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Category: SQL Agent

SQL Agent and Memory Consumption

Sean Gallardy performs some troubleshooting:

I was asked if I knew any reason why SQL Agent would be using “a bunch” of memory and more cpu than normal. You and I, reader, now have the same information to go on. What do you do? Think about for a minute or two if you want before reading on. I’m not saying the way I did it was the way to do it or the only way, but I gave an action plan for data capture and once data was in hand, was solved in a few minutes. There are all sorts of things that can cause this in a program, but Agent typically doesn’t use a whole lot, unless it’s executing many concurrent T-SQL jobs (which, it really shouldn’t be, get enterprise level scheduling) and even then, the memory should deallocate.

My first inclination turned out to be right: I figured it had to do with a job running. The specifics, that was something I wasn’t sure about, but Sean takes us through the troubleshooting process.

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How to Disable a SQL Agent Job via Powershell

Tom Collins gets a question:

I have a  SQL Server Agent job  in a disabled status. The disabled status is  applied to the SQL Agent Job and the associated schedule.  The problem is I’m logged on as a full administrator onto the Windows Server – and as BUILTIN\Administrator is defined on the SQL Server , but am able to manually override the SQL Agent Job.   

Is there a way to Disable the SQL Agent Job where I’m not able to manually override the job?

Click through for the answer.

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Contained SQL Agent Jobs in SQL Server 2022

Allan Hirt looks at contained SQL Server Agent Jobs:

I previously wrote about Contained AGs in SQL Server 2022 and demonstrated how to create a contained login. In this blog post, I’m going to talk about contained SQL Server Agent jobs because just like logins, they are a bit confusing from an administative standpoint in their current pre-release implementation (this blog post was written using SQL Server 2022 RC0 using SSMS 19 Preview 3).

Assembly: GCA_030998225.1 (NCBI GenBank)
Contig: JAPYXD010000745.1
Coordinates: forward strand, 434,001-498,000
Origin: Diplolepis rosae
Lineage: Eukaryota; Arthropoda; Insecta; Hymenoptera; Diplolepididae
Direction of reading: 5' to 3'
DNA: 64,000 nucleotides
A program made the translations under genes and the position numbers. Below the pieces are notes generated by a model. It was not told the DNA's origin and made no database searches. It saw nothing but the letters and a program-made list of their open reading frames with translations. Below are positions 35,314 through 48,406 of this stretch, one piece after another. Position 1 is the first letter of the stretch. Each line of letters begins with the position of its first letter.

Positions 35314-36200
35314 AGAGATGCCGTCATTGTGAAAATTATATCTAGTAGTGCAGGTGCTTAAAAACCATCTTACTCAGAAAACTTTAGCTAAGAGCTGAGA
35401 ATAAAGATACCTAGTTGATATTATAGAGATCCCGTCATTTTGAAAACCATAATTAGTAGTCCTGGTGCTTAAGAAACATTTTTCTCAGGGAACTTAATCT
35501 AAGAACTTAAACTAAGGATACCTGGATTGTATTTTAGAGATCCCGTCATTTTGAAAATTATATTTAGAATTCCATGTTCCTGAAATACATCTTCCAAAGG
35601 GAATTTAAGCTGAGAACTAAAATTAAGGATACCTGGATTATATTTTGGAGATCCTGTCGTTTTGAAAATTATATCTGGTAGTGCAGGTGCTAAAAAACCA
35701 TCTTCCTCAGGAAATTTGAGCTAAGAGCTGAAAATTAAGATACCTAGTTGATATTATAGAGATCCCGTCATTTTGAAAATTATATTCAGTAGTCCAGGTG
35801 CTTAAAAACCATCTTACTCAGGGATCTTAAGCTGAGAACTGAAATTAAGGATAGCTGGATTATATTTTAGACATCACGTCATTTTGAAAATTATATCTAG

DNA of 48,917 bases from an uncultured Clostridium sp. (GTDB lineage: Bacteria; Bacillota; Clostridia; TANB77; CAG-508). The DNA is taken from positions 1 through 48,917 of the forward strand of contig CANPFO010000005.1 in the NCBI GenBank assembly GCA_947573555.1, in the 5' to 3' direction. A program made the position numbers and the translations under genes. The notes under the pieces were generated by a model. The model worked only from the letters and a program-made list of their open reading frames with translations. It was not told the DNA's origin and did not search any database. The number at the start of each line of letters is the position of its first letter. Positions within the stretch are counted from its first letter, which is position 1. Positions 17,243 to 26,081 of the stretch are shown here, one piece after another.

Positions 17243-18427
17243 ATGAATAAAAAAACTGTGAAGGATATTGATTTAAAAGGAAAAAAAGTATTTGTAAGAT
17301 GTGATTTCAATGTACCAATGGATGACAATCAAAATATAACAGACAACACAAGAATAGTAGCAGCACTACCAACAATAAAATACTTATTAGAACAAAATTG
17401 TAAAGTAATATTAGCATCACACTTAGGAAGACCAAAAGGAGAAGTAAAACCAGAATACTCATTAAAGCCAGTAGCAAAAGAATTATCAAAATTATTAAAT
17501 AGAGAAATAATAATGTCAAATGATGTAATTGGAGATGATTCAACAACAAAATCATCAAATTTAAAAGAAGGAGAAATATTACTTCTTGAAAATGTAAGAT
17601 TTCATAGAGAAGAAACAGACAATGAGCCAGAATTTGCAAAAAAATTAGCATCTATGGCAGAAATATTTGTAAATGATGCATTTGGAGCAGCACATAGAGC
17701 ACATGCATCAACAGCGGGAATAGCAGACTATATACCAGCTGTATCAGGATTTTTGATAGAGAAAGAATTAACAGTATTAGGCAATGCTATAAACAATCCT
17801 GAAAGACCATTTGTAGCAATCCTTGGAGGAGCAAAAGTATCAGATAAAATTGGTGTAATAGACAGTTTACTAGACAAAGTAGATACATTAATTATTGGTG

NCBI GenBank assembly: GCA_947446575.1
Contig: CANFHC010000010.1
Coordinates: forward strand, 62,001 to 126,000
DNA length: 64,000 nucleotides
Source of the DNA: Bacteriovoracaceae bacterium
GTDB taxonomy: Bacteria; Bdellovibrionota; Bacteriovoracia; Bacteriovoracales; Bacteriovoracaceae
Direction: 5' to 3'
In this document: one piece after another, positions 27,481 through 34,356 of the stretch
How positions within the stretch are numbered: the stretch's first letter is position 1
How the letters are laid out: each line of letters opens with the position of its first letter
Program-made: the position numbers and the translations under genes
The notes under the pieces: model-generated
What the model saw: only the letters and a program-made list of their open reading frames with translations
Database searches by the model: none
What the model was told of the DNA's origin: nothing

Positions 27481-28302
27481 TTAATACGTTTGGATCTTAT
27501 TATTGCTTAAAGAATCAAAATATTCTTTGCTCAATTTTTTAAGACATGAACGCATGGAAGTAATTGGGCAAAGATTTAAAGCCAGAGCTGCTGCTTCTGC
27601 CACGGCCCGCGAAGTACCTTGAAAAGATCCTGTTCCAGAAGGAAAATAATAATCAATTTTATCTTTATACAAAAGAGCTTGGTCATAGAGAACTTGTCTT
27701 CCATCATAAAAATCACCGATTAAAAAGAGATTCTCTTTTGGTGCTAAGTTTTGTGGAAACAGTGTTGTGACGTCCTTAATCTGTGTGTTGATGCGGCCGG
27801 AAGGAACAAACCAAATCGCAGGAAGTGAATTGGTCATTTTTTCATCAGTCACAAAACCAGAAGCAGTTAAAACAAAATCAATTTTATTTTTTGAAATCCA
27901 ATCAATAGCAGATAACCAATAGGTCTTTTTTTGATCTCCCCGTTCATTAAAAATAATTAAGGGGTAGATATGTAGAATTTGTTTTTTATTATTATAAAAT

It sounds like there’s still a ways to go on the tooling side of things.

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Updating a SQL Agent Job Step across Multiple Servers

Chad Callihan needs to deploy a job step change to multiple servers:

I recently needed to update the command of a job step for a job existing on multiple servers. Logging into each server to make the same changes can be time consuming. Thankfully, there are better methods.

Let’s look at a couple of ways to update a job step more efficiently.

There is also using a TSX/MSX arrangement, which would keep the jobs in sync as well. If the job is the same across each instance and you have enough cases where you need to think about this sort of thing, MSX is a good thing to look into.

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Sending E-mails on Database Blocking

Thomas Williams combines a few tools:

If your SQL Servers are under pressure, you want to know. Blocking and blocked processes impact end-users, and if not addressed can slow or even stop a database. In this post, I’ll outline a method I use to get timely notifications of blocking processes that you can use too.